WASHINGTON (7/8/10)—The Credit Union National Association (CUNA) Wednesday issued an analysis of the last final rule that implements provisions of the Credit Card Accountability, Responsibility and Disclosure (CARD) Act. The CARD Act was enacted last year to prohibit and restrict a number of credit card practices. This final rule implements provisions, effective Aug. 22, intended to protect credit card users from unreasonable penalty fees and that require card issuers to reconsider interest rate increases every six months after an increased rate becomes effective. Among other provisions, the final rule:
* Limits penalty fees to $25, unless there are repeated violations or the issuer can demonstrate that a higher fee represents a reasonable portion of the cost it incurs as a result of these violations; * Prohibits card issuers from charging penalty fees that exceed the dollar amount associated with the violation. For example, if the minimum payment is $20, the late payment fee can no longer exceed $20; * Bans inactivity fees or fees for closing and terminating the account; * Prevents card issuers from charging multiple penalty fees based on a single violation; * Implements requirements that card issuers inform consumers of the reasons for a rate hike; and * Requires that for rate increases since Jan. 1, 2009 , issuers must review these increases every six months and reduce the rate if the reasons for the increase no longer apply.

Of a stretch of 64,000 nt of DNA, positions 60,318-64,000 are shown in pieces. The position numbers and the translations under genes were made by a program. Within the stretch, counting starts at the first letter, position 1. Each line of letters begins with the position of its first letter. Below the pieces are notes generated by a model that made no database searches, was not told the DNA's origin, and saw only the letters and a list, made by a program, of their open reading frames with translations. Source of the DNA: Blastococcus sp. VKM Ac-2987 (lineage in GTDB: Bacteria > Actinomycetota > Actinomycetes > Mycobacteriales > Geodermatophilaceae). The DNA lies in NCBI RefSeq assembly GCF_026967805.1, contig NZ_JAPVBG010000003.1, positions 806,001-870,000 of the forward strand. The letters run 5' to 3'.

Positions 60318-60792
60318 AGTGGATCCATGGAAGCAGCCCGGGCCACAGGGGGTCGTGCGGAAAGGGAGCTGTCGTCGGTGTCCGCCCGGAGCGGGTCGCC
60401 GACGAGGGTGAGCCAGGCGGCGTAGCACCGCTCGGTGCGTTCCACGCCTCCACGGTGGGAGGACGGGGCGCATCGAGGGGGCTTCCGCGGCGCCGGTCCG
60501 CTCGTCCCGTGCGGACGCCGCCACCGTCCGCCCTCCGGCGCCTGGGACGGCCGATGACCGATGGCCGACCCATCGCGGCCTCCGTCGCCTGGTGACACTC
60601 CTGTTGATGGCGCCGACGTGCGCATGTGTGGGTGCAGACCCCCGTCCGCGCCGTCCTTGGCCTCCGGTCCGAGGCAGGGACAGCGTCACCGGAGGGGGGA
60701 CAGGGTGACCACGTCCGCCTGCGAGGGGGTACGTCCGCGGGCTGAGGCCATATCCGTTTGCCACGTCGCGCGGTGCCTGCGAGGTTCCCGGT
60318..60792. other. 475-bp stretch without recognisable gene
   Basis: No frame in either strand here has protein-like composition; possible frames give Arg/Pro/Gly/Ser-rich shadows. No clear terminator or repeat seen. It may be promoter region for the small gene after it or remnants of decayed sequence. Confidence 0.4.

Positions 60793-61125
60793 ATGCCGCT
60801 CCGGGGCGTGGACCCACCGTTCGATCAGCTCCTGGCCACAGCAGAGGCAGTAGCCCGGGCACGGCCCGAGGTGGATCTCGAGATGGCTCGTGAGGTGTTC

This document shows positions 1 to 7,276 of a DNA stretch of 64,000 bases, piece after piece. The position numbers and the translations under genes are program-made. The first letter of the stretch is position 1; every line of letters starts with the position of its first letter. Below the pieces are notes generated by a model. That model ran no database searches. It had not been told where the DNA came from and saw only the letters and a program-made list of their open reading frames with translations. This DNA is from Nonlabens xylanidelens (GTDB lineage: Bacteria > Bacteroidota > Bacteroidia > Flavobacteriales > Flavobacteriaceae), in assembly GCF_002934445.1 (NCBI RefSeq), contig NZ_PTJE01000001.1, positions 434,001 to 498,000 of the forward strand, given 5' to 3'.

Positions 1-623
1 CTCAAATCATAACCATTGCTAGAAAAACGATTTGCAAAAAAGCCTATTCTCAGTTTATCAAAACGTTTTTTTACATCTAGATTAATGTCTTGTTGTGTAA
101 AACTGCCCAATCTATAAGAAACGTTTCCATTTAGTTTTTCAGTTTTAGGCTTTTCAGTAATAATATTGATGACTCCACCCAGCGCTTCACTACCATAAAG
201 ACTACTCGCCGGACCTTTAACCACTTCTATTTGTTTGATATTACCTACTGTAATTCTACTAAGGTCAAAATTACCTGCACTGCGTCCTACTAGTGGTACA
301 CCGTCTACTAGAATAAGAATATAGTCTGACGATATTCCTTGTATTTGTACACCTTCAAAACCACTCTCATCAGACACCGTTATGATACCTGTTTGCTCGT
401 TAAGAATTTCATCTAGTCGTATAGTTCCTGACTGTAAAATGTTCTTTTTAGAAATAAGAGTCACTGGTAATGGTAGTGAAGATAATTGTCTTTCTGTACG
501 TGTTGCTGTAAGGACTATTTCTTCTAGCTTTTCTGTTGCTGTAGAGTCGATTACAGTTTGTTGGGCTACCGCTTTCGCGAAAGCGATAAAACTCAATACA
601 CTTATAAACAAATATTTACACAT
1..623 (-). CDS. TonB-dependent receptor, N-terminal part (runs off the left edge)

The rule applies to credit cards, but not to home equity lines of credit accessed by credit cards or to overdraft lines of credit accessed by debit cards. For more on the Fed’s final rule, use the resource link below.